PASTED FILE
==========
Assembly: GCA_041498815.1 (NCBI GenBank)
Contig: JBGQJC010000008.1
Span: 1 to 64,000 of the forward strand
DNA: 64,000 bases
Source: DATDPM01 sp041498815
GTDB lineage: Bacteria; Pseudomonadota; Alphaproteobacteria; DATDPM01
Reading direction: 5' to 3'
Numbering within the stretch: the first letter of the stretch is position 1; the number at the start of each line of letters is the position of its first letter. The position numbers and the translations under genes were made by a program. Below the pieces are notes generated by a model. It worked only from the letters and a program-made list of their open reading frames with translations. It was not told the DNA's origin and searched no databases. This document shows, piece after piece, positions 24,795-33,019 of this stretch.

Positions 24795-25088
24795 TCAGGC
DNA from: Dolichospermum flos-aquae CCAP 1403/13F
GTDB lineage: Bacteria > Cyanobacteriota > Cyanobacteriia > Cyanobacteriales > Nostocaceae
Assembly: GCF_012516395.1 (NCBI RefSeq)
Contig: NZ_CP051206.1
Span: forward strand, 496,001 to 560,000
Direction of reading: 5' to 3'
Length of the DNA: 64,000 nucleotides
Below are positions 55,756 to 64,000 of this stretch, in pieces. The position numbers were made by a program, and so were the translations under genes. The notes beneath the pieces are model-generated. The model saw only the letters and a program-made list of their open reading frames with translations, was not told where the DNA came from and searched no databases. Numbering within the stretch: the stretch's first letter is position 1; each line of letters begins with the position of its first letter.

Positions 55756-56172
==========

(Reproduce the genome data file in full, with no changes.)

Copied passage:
Assembly: GCA_041498815.1 (NCBI GenBank)
Contig: JBGQJC010000008.1
Span: 1 to 64,000 of the forward strand
DNA: 64,000 bases
Source: DATDPM01 sp041498815
GTDB lineage: Bacteria; Pseudomonadota; Alphaproteobacteria; DATDPM01
Reading direction: 5' to 3'
Numbering within the stretch: the first letter of the stretch is position 1; the number at the start of each line of letters is the position of its first letter. The position numbers and the translations under genes were made by a program. Below the pieces are notes generated by a model. It worked only from the letters and a program-made list of their open reading frames with translations. It was not told the DNA's origin and searched no databases. This document shows, piece after piece, positions 24,795-33,019 of this stretch.

Positions 24795-25088
24795 TCAGGC
DNA from: Dolichospermum flos-aquae CCAP 1403/13F
GTDB lineage: Bacteria > Cyanobacteriota > Cyanobacteriia > Cyanobacteriales > Nostocaceae
Assembly: GCF_012516395.1 (NCBI RefSeq)
Contig: NZ_CP051206.1
Span: forward strand, 496,001 to 560,000
Direction of reading: 5' to 3'
Length of the DNA: 64,000 nucleotides
Below are positions 55,756 to 64,000 of this stretch, in pieces. The position numbers were made by a program, and so were the translations under genes. The notes beneath the pieces are model-generated. The model saw only the letters and a program-made list of their open reading frames with translations, was not told where the DNA came from and searched no databases. Numbering within the stretch: the stretch's first letter is position 1; each line of letters begins with the position of its first letter.

Positions 55756-56172